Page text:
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Quantum many-body physics in the NISQ era

Matteo Ippoliti (Stanford)
Wednesday, February 2, 2022 - 4:00pm to 5:00pm
PAA102

Rapid progress in quantum computing technologies is ushering in a new era for quantum many-body physics. Today's noisy, intermediate-scale quantum (NISQ) devices, while still far from fault-tolerant quantum computers, are exceptional laboratory systems, with large many-body Hilbert spaces and unprecedented capabilities for control and measurement. This allows the exploration of quantum dynamics in new regimes, particularly out of equilibrium, and motivates new paradigms of phase structure. In this talk I will focus on two such paradigms: eigenstate-ordered phases in periodically driven systems, and entanglement phases in "monitored" systems, whose dynamics include projective measurements alongside unitary operations. I will discuss the realization of a "discrete time crystal" (DTC) on Google Quantum AI's Sycamore processor, focusing on the conceptual challenges involved in detecting the DTC's signature eigenstate order despite intrinsic limitations of NISQ hardware. I will then present a new window into measurement-induced entanglement phases, based on the idea of spacetime duality: a transformation that relates unitary and monitored circuits by exchanging the roles of space and time in the dynamics. This transformation can be realized on digital quantum simulators through a generalized "quantum teleportation" protocol.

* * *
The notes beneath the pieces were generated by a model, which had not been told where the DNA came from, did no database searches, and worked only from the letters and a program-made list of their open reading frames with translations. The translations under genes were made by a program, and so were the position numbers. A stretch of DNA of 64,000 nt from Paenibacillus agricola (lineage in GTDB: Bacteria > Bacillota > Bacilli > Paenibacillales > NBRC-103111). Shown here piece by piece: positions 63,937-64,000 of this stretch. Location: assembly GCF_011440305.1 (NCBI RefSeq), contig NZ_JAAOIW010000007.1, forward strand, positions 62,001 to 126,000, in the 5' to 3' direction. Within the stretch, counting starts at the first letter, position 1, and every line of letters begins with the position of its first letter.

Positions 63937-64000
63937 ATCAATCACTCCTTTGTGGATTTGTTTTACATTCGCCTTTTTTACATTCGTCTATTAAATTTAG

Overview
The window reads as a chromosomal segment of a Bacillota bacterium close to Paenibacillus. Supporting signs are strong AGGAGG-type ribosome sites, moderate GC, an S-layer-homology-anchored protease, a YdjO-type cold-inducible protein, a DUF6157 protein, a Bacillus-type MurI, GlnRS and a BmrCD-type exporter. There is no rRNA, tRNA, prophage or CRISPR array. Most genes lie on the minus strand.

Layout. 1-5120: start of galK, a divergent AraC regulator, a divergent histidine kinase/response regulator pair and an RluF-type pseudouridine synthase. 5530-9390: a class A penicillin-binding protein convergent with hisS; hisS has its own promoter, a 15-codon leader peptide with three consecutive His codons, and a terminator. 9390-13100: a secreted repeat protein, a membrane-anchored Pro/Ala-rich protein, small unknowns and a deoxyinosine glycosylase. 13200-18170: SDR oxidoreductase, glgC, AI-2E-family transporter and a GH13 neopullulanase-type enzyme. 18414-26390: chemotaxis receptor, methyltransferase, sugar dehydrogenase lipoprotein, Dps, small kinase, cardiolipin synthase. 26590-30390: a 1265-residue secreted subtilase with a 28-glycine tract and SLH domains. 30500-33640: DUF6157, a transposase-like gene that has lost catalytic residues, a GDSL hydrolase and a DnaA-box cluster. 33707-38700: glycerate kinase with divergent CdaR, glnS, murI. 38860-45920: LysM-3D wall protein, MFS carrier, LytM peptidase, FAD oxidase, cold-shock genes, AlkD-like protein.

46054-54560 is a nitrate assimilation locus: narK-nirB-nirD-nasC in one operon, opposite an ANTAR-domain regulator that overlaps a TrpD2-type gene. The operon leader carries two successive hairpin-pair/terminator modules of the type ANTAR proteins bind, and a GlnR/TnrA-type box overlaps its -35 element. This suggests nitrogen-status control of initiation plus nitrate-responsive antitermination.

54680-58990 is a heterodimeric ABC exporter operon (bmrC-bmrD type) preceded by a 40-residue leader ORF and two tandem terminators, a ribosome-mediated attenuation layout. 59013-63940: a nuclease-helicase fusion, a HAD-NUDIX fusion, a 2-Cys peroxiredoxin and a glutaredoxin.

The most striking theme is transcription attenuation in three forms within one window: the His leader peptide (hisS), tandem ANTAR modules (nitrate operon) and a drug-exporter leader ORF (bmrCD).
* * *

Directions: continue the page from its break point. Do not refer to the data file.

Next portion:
In-person/zoom (link in phys-all list email.)

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